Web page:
6. Central Asiatic Center:

Includes Northwest India (Punjab, Northwest Frontier Provinces and Kashmir), Afghanistan, Tadjikistan, Uzbekistan, and western Tian-Shan. 43 plants.

  • Grains and Legumes: common wheat, club wheat, shot wheat, peas, lentil, horse bean, chickpea, mung bean, mustard, flax, sesame.
  • Fiber Plants: hemp, cotton.
  • Vegetables: onion, garlic, spinach, carrot.
  • Fruits: pistacio, pear, almond, grape, apple.

7. Indian Center:

Two sub centers.

(7A) Indo-Burma: Main Center (India): Includes Assam, Bangladesh and Burma, but not Northwest India, Punjab, nor Northwest Frontier Provinces, 117 plants.

  • Cereals and Legumes: chickpea, pigeon pea, urd bean, mung bean, rice bean, cowpea.
  • Vegetables and Tubers: eggplant, cucumber, radish, taro, yam Fruits: mango, tangerine, citron, tamarind Sugar.
  • Oil and Fibre Plants: sugar cane, coconut palm, sesame, safflower, tree cotton, oriental cotton, jute, crotalaria, kenaf Spices, Stimulants, Dyes.
  • Miscellaneous: hemp, black pepper, gum arabic, sandalwood, indigo, cinnamon tree, croton, bamboo, turmeric.

(7B) Siam-Malaya-Java: statt Indo-Malayan Center: Includes Indo-China and the Malay Archipelago, 55 plants.

  • Cereals and Legumes: Job’s tears, velvet bean Fruits: pummelo, banana, breadfruit, mangosteen.
  • Oil, Sugar, Spice, and Fibre Plants: candlenut, coconut palm, sugarcane, clove, nutmeg, black pepper, manila hemp.

8. Chinese Center:

A total of 136 endemic plants are listed in the largest independent center.

  • Cereals and Legumes: g. rice broomcorn millet, Italian millet, Japanese barnyard millet, sorghum, buckwheat, hull-less barley, soybean, Adzuki bean, velvet bean.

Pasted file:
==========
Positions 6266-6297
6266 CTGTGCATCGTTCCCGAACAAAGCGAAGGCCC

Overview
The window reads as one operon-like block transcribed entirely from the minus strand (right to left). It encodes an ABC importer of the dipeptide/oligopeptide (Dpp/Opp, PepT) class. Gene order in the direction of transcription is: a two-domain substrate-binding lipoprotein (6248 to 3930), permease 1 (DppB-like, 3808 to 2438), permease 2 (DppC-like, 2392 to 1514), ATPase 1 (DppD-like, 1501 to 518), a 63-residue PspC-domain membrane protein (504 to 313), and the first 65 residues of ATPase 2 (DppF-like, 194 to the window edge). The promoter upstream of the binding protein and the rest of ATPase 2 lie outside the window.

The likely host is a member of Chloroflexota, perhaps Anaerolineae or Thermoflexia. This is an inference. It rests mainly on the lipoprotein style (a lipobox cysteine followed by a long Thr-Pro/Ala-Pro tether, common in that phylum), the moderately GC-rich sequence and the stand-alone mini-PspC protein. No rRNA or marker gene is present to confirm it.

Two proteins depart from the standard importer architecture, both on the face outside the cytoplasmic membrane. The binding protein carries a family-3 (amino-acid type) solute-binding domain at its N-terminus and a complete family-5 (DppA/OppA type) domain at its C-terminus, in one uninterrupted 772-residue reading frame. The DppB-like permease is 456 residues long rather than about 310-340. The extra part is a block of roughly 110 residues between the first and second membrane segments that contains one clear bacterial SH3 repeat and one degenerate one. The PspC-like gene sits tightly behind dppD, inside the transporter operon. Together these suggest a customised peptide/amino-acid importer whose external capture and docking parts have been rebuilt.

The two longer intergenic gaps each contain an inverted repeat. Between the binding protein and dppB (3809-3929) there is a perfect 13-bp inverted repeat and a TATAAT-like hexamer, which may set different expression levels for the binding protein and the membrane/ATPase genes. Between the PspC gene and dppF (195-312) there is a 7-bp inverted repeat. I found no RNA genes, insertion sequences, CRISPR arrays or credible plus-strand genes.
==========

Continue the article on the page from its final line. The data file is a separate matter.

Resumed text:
• Roots, Tubers, and Vegetables: g. Chinese yam, radish, Chinese cabbage, onion, cucumber.
  • Fruits and Nuts: g. pear, Chinese apple, peach, apricot, cherry, walnut, litchi, orange Sugar, Drug.
  • Fibre Plants: g. sugar cane, opium poppy, ginseng camphor, hemp.

Limitations of Vavilov’s views

The expansion of our understanding on cultivated plants pointed certain limitations on Vavilov’s views. These views require some modifications.

  • Vavilov considered the region with greatest genetic diversity of a species as the center of origin of that species. But now, many such species are known whose centers of origin and genetic diversity are different. For example, Maize and Tomato.
  • The centers of origin of cultivated plants as per Vavilov are limited to the mountains and small hills in tropical and sub-tropical regions. But recent evidences also suggest plains as the centers of origin of many cultivated plants.
  • Today several crops are known whose centers of origin are different from the ones suggested by Vavilov. Moreover there is more than one center of origin. Also, the origin of many of the species cannot be traced due to lack of sufficient evidence.

According to Vavilov primary center is marked by high frequency of dominant alleles towards the center and recessive towards the periphery. But this view is not acceptable as per the latest knowledge.

 


 

Reference: Wikipedia

 

Concepts of center of origin of cultivated crops (Part 3)

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About Asfi Raian Ome

Currently I am a student of B.S. Honors in Department of Botany, University of Dhaka. My first goal is to become a good human being and second one is to help those in need by any honest means. The rest is on Allah.